Objective: To compare the performance of different definitions of remission in a large multinational cross-sectional cohort of patients with rheumatoid arthritis (RA).
Methods: The Questionnaires in Standard Monitoring of Patients with RA (QUEST-RA) database, which (as of January 2008) included 5,848 patients receiving usual care at 67 sites in 24 countries, was used for this study. Patients were clinically assessed by rheumatologists and completed a 4-page self-report questionnaire. The database was analyzed according to the following definitions of remission: American College of Rheumatology (ACR) definition, Disease Activity Score in 28 joints (DAS28), Clinical Disease Activity Index (CDAI), clinical remission assessed using 42 and 28 joints (Clin42 and Clin28), patient self-report Routine Assessment of Patient Index Data 3 (RAPID3), and physician report of no disease activity (MD remission).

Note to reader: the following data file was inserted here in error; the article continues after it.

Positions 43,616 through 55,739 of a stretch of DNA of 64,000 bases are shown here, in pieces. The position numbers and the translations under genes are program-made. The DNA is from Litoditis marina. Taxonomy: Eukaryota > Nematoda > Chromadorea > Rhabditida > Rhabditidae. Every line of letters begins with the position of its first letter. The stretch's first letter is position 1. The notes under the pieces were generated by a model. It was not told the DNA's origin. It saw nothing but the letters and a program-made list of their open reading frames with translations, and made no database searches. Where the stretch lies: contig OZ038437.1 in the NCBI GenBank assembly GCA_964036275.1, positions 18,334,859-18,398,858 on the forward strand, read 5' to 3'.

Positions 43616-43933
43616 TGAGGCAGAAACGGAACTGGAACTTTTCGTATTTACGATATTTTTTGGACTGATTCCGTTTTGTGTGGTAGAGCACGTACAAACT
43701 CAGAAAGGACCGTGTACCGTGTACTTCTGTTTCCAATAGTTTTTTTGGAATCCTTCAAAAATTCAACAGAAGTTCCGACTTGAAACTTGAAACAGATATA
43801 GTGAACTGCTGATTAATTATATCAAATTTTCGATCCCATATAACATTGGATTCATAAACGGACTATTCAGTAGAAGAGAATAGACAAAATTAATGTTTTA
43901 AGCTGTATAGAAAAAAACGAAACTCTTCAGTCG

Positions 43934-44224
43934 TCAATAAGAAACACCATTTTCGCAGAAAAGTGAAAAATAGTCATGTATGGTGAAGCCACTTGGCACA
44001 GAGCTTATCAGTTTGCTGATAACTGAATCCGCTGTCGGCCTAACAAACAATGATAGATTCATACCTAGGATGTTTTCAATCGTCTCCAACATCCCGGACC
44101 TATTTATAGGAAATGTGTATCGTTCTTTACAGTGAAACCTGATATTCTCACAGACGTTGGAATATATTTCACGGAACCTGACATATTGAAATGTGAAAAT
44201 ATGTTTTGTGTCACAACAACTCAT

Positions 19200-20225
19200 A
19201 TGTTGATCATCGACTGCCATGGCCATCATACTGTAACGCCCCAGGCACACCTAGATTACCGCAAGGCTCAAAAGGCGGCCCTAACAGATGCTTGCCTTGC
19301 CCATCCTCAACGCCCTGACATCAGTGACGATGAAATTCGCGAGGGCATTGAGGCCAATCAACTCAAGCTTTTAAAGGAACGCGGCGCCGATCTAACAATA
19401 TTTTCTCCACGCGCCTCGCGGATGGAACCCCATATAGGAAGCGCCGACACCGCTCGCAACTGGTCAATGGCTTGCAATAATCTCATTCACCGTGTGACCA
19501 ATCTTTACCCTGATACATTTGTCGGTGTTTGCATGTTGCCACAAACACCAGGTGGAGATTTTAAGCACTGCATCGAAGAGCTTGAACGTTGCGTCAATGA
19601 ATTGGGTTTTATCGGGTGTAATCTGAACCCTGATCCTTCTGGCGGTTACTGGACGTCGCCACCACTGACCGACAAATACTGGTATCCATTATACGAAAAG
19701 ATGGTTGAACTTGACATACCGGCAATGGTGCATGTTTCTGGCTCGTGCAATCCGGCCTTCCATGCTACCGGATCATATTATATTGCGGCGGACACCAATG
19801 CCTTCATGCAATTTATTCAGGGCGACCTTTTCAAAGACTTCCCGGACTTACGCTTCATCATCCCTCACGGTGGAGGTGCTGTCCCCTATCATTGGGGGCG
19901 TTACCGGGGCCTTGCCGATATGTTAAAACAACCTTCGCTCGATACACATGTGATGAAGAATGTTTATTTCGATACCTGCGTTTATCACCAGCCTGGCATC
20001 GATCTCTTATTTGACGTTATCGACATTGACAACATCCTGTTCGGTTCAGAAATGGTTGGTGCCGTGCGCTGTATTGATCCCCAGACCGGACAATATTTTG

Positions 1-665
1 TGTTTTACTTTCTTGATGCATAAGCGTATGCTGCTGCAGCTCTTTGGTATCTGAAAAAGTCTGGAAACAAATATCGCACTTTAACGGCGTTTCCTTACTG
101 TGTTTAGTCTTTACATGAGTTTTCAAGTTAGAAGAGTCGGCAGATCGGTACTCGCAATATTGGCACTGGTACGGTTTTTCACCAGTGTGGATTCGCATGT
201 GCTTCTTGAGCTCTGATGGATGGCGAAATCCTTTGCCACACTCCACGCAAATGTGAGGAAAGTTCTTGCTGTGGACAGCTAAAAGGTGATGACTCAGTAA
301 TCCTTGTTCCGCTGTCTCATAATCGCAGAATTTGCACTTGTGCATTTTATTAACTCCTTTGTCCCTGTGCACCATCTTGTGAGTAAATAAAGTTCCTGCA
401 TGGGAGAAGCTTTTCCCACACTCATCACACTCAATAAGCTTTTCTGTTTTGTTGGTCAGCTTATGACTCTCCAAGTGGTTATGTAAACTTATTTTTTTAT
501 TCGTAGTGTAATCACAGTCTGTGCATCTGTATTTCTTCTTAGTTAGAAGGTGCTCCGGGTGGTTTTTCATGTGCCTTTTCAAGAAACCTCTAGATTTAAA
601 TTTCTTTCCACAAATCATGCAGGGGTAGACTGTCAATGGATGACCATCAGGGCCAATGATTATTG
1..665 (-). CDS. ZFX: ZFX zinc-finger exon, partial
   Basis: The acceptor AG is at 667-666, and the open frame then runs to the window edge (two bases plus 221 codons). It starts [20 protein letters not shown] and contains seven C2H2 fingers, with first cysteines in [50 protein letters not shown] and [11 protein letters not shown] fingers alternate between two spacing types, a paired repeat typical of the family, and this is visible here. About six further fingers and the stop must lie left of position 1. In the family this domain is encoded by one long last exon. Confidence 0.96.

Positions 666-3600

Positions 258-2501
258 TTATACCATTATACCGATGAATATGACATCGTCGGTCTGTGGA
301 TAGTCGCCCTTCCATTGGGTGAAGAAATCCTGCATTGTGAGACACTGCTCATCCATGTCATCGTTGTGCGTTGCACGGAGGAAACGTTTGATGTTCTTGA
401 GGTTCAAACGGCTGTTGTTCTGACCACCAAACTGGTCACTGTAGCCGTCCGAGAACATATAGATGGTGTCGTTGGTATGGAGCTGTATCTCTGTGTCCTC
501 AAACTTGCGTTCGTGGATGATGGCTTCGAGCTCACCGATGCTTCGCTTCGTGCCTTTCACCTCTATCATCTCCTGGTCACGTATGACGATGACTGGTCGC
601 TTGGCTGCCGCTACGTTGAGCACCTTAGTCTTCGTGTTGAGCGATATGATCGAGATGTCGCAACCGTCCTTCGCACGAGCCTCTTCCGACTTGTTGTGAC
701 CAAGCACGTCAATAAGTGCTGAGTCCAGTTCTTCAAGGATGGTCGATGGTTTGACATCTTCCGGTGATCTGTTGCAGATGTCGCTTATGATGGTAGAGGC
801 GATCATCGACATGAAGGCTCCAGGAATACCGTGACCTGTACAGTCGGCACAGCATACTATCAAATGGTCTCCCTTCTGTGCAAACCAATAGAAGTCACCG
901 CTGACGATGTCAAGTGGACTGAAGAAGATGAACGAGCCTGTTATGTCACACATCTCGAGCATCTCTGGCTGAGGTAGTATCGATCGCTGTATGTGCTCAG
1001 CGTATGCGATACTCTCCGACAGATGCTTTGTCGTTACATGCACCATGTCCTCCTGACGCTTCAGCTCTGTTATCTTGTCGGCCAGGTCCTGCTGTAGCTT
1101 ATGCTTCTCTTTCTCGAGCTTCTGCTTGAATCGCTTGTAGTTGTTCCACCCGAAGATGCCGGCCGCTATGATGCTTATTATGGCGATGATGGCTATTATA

Results: The overall remission rate was lowest using the ACR definition of remission (8.6%), followed by the Clin42 (10.6%), Clin28 (12.6%), CDAI (13.8%), MD remission (14.2%), and RAPID3 (14.3%); the rate of remission was highest when remission was defined using the DAS28 (19.6%). The difference between the highest and lowest remission rates was >or=15% in 10 countries, 5-14% in 7 countries, and <5% in 7 countries (the latter of which had generally low remission rates [<5.5%]). Regardless of the definition of remission, male sex, higher education, shorter disease duration, smaller number of comorbidities, and regular exercise were statistically significantly associated with remission.
Conclusion: The use of different definitions of RA remission leads to different results with regard to remission rates, with considerable variation among countries and between sexes. Reported remission rates in clinical trials and clinical studies have to be interpreted in light of the definition of remission that has been used.